Many advisors will remember the turmoil in the markets in 2008 and 2009, and the impact that it had on some of the biggest Wall Street houses, such as Bear Stearns and Lehman Brothers. Over the last few years, many independent broker-dealers have experienced a different type of turmoil, but one that nonetheless has resulted in the closing of over 30 independent firms. In almost every case, these firms were forced to close because they lacked the financial strength to continue in business and meet their outstanding obligations. Many of these obligations arose from adverse awards related to customer complaints from the sale of alternative investments that failed to perform, such as Provident, DBSI and MedCap Funding. As any financial advisor affiliated with one of those firms can tell you, the impact on the advisor’s business of having to transition clients through such a proceeding can be incredibly stressful.
As a result, we believe every financial advisor needs to understand the financial condition of the firm with whom he or she is affiliated, or is considering affiliating with. Because no financial advisor wants to be in the position of having to explain to their clients why the firm they chose to associate with is no longer in business, here are three very important questions you should ask, whether to your existing firm or to any prospective firm:
- What is the firm’s net capital and excess net capital?
- What type of errors and omissions insurance does the firm carry, including what types of claims are covered and the types of limits?
- Does the firm make markets and carry its own inventory, and if so, in what types of securities?
Net capital, and excess net capital, represents some of the principal measures of a firm’s financial strength. Simply put, a firm’s net capital is equal to the owner’s equity section of its balance sheet, reduced by certain items as required under SEA Rule 15c3-1. Those items typically involve and require that firms reduce their owner’s equity by items that cannot be immediately converted into cash, such as prepaid assets, furniture, fixtures and equipment, and goodwill. Additionally, the SEC also requires that a percentage of the value of investments held by the firm (including a firm’s proprietary trading and investment account(s)) be reduced based on their relative liquidity. Excess net capital relates to the amount by which the firm’s net capital exceeds the statutorily required amount as determined by FINRA.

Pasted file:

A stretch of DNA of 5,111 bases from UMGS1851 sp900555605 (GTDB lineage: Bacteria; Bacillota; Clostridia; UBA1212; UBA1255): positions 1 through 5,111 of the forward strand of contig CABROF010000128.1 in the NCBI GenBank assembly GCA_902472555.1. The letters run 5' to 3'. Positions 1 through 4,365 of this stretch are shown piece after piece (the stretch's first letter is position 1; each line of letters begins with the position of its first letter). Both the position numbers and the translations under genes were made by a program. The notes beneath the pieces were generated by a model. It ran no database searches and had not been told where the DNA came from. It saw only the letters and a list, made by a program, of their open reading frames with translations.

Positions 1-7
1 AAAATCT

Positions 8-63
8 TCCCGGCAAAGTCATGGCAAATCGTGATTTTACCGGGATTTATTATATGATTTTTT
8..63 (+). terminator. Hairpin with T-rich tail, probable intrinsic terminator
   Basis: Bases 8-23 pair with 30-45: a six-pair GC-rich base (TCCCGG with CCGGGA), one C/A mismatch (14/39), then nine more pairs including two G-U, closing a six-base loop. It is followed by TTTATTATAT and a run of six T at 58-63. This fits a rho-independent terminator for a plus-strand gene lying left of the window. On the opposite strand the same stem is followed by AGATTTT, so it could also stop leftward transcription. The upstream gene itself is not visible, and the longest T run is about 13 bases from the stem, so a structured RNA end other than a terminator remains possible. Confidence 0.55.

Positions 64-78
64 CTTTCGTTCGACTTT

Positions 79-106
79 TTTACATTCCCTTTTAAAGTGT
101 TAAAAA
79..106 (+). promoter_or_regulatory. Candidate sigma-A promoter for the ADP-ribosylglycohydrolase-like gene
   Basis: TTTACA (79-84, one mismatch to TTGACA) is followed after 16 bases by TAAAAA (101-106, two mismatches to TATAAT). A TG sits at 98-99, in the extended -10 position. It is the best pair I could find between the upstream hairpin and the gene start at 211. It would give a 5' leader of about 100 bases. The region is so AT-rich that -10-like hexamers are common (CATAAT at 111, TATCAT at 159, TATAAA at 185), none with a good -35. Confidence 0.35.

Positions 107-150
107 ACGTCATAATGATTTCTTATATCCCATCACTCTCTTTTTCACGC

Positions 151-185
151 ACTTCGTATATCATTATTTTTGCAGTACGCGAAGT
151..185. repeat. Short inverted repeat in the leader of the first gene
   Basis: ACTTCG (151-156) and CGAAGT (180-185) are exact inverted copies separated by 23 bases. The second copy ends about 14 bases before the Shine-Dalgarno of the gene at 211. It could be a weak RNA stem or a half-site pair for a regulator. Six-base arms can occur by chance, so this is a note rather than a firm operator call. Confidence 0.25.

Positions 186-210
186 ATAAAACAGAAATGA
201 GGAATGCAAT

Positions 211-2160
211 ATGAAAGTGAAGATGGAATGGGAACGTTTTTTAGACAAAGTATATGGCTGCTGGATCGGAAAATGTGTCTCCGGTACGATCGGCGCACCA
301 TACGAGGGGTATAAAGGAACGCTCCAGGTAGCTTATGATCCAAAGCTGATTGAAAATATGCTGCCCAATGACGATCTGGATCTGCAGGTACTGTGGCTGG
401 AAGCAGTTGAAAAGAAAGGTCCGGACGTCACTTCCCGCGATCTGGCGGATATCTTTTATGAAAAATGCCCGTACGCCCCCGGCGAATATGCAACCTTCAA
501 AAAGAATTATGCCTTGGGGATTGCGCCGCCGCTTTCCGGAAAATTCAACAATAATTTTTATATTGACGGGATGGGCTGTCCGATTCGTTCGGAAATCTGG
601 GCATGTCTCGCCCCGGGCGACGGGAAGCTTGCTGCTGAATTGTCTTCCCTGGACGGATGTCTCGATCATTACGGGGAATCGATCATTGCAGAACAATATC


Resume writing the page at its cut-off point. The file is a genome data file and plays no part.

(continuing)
Net capital is important because it signifies a firm’s ability to withstand potential adverse awards in excess of insured losses, market downturns, negative operating results, and significant losses in the firm’s proprietary trading accounts. This is exactly what happened to several broker dealers that sold significant amounts of the aforementioned alternative investments.
A lack of financial strength can also be signified by a broker-dealer that tends to underpay its employees and advisors amounts that they are owed, as well as the vendors with whom it does business.
Summit Brokerage Services is operated by a management team with over 150 years of combined experience serving the needs of independent financial advisors. With one of the strongest balance sheets for any firm of its size, Summit Brokerage represents the ideal firm for those financial advisors interested in spending time with their clients, and not worrying about the viability of their independent broker-dealer.
For more information on Summit Brokerage Services, visit www.joinsummit.com or contact us at (800) 354-5528.